Everyone wants to be that author -- the one readers are clamoring to read. How does that happen, though? How do you become that author, with tribes of loyal natives willing to trek barefoot through jungles to buy your next book?
Easy. Write a page turner and they'll come back for more.
Okay, so maybe it's not that easy. Penning a riveting story is hard work, but there are a few key ingredients you can add to make the outcome more tantalizing to a reader . . .
Do This: Intensify the story stakes. Not That: Make life too easy for your characters.
You've got to torture your characters. Your hero has to go from sweet-mercy, to dang-it, to oh-my-freaking-stars-I'm-going-to-die. Think of your story as a journey, uphill, both ways, with the climax at the tippy top. Your characters have to work hard to overcome struggles in order to gain the readers respect, and those struggles need to be something more intense than a chipped nail.
Example: In The Captive Heart, heroine Eleanor goes from losing her job, to losing her freedom, to nearly losing her life.
Cliffhangers Do This: End every scene with a gasp. Not That: Make it easy for a reader to put down the book.
Don't just dangle a readerly carrot at the end of each scene. Dangle a piece of turtle cheesecake. You always want to end a scene or a chapter with a huge unanswered question, that way your reader just has to flip the page and find out the answer.
Example: In The Captive Heart, every scene ends with an OMG moment, such as Eleanor facing a charging rogue bear.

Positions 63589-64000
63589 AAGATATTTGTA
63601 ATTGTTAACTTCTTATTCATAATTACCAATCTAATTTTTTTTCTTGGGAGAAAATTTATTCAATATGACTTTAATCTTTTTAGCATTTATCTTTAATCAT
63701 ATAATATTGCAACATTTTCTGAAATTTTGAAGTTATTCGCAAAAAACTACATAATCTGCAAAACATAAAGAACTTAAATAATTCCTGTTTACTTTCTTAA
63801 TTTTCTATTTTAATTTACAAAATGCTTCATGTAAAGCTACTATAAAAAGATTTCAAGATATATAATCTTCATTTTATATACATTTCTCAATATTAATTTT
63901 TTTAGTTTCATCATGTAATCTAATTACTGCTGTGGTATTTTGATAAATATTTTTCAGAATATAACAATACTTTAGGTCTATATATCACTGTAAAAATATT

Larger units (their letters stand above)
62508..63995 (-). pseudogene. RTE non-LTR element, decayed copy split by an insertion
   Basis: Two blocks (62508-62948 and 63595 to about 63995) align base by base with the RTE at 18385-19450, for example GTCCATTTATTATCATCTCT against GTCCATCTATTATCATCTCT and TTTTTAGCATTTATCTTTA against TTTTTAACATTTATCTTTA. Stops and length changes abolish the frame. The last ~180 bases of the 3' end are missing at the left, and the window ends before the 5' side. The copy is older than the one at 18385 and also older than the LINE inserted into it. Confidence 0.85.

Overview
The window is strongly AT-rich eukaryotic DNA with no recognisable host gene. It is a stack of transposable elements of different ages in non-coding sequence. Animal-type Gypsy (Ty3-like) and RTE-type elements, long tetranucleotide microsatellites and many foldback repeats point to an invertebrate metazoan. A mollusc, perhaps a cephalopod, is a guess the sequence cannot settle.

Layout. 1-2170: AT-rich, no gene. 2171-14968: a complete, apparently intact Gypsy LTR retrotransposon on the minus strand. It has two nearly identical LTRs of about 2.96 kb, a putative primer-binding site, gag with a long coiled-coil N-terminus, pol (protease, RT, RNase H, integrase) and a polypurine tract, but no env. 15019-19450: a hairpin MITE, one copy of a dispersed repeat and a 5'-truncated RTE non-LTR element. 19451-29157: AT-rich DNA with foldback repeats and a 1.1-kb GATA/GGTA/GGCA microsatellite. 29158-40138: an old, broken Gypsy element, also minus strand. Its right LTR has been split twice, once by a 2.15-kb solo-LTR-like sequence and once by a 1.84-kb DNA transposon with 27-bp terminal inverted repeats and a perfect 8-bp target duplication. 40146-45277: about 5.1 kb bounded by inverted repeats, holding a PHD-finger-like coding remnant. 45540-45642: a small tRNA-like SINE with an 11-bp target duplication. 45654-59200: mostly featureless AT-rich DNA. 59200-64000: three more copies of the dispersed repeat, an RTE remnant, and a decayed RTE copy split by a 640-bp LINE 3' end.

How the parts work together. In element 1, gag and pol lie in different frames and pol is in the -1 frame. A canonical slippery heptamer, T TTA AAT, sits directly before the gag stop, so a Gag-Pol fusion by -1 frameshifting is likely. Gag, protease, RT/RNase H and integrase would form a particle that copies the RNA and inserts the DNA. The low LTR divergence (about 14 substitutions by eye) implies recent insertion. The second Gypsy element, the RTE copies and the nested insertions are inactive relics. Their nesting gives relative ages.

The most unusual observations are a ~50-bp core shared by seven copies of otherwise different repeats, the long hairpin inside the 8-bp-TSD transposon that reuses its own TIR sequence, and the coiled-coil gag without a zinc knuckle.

Secrets Do This: Have your characters hold on to secrets. Not That: Make your characters blab everything up front.
Everyone loves a juicy secret. Readers especially. Resist the urge to spill all the beans at the beginning of the story. Dole out background crumbs, hints at what the character has in his past, but don't do the big reveal until the climax.
Example: In (you guessed it) The Captive Heart, hero Samuel hides the fact that his grandmother is a full-blooded Cherokee.
Entice your reader by using these 3 tricks and you will be that author.
I hear voices. Loud. Incessant. And very real. Which basically gives me
two options: choke back massive amounts of Prozac or write fiction. I chose the
latter. Way cheaper. I've been writing since I discovered blank wall space and
Crayolas. I seek to glorify God in all that I write...except for that graffiti
phase I went through as a teenager. Oops. Did I say that out loud?